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Sweet, colorful clementines used in nouvelle dishes

Tiny, red-orange clementines have arrived from Morocco. They are delicious and easy to peel, and they're more plentiful in the Eastern United States and Canada this year than ever before. Morocco now exports about 180,000 tons of clementines annually, worldwide.

Paula Wolfert, who lived and studied cooking in Morocco, came to Boston to tell about this small tangerine fruit, which is actually a hybrid from the mandarin and the Seville orange.

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The name comes from a Moroccan priest, Pere Clement, who was responsible for the sharp strain with its extra edge of flavor and sweetness.

They are so sweet, Paula says, that you must cut down on sugar if using clementines in many citrus recipes. But they add both flavor and character to almost any recipe that calls for citrus fruit.

Although she has written a book on Moroccan food, ''Couscous and Other Good Food From Morocco'' (Harper & Row, $10.95), her newest book, to be published next fall by Dial Press, is ''The Cooking of Southwest France, A Collection of Traditional and New Recipes.''

Paula has devised special recipes for the Maroc clementines such as desserts and ices, as well as combinations with meat, fish, and poultry.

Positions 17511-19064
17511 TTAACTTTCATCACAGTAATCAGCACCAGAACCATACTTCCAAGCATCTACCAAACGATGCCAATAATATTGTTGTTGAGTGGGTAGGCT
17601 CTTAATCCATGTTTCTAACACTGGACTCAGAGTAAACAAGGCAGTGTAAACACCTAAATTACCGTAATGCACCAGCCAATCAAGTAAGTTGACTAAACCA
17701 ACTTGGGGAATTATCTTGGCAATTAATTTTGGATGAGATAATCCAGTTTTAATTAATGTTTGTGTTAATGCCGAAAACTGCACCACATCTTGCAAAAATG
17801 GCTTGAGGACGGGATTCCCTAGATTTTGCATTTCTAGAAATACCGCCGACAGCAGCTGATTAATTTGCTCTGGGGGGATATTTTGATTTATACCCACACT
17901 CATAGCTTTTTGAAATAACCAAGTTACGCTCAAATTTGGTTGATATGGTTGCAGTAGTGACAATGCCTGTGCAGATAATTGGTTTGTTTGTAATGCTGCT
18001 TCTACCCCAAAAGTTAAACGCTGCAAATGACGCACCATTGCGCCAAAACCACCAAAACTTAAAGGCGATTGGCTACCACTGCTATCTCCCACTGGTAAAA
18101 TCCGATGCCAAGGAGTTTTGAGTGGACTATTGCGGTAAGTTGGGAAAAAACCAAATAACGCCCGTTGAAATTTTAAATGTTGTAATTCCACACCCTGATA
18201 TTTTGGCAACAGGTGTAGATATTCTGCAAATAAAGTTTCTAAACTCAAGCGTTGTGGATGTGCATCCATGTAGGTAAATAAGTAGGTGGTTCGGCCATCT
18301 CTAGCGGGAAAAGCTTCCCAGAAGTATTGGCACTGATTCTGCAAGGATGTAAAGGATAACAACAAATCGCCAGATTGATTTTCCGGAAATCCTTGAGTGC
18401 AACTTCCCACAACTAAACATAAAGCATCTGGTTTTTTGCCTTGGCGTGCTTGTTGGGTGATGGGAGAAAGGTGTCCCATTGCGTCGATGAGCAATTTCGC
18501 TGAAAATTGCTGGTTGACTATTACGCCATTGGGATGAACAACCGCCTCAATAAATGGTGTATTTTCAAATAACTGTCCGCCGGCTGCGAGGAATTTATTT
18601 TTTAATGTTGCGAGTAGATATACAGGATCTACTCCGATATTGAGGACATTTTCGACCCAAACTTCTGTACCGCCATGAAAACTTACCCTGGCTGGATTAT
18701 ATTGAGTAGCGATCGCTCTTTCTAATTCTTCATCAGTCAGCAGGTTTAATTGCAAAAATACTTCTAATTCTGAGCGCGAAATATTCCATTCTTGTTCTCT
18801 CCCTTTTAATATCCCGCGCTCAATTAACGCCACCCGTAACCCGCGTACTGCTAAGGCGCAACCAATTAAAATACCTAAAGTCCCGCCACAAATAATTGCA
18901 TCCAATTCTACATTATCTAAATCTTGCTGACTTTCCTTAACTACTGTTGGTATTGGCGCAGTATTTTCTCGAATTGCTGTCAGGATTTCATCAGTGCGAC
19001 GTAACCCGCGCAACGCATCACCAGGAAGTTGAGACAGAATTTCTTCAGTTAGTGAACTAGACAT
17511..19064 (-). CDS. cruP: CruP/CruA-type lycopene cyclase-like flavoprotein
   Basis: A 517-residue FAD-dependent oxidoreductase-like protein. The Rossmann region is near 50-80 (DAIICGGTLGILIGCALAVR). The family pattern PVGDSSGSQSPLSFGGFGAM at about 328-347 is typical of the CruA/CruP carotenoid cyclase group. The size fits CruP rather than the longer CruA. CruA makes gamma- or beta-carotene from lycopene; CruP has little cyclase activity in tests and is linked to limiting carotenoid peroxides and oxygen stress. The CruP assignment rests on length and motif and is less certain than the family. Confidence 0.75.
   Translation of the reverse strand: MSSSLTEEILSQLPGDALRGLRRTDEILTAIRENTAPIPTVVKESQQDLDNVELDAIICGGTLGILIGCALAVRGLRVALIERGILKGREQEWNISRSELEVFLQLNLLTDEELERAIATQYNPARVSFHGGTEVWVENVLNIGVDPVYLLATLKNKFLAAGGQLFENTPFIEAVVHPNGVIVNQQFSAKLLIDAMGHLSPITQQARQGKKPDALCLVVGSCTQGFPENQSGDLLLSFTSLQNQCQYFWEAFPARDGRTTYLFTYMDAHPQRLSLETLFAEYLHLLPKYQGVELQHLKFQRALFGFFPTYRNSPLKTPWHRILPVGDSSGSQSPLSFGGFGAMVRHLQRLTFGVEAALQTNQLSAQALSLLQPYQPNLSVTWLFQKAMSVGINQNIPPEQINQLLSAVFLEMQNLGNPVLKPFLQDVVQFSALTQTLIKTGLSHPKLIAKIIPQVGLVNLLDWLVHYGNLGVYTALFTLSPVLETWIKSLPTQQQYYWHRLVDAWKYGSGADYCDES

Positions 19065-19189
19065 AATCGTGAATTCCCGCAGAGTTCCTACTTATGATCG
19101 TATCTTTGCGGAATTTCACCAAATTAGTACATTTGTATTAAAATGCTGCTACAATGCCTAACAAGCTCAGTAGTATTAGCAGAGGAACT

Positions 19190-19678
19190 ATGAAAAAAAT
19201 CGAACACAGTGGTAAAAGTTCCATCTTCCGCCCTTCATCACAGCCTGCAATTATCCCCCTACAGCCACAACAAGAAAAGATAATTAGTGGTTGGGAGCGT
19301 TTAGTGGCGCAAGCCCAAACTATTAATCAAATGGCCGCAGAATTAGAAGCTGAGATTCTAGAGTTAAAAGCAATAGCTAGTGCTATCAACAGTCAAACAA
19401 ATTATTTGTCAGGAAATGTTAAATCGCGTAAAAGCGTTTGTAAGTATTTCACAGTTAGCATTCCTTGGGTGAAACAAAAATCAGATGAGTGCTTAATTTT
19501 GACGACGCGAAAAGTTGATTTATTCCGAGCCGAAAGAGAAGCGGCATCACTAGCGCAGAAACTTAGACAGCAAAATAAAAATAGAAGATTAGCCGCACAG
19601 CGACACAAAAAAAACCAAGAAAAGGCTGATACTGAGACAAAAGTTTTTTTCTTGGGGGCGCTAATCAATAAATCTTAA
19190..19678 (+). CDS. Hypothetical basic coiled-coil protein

But she admits to liking them out of hand, like candy, since they're so easy to peel and divide so well into sections.

Here are some points to consider when shopping for clementines.

Look for deep rich color with a bright luster. Don't worry about small green areas, especially around the stem.

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Fruit should be heavy for its size. A slightly puffy appearance is natural because the skin is loose, but too much puffiness may indicate overripe fruit.

Skin with very soft spots or mold should be avoided.

Here is one of Paula's recipes created especially for this fruit. It's especially typical of her style, with her ''stratified'' sauce made with the technique of reducing liquids.

This is a fairly expensive recipe, but the sauce is beautiful, smooth, satiny , and unusual if you want to serve your clementines in a ''nouvelle'' manner. Scallops Pere Clement 16 sea scallops, of equal size, about 1 1/2 pounds 2 tablespoons olive oil 1 teaspoon freshly chopped celery leaves 1 teaspoon freshly chopped parsley Pinch of thyme Salt and pepper 1 1/2 cups clementine juice 1 cup clam juice 1 cup unsalted, degreased chicken stock 1/3 cup heavy cream

Combine oil with herbs, salt, and pepper. Toss with scallops and marinate in refrigerator.

In a noncorrodable pan, boil down clementine juice until reduced to 1/3 cup.

Separately boil down clam juice with chicken stock until reduced to 1/3 cup and it gets syrupy.

Combine both reductions and bring to boil, then add cream.

Boil down this mixture until there are large bubbles on the surface and the sauce is silky and coats the back of a spoon.

Adjust seasonings with pepper and lemon juice. The sauce should have a combination of sweet, sour, and peppery tastes but not too much of any one.

Broil scallops to desired doneness. Spoon clementine sauce onto warm individual plates, then place 4 scallops in a line on each. Serve at once.

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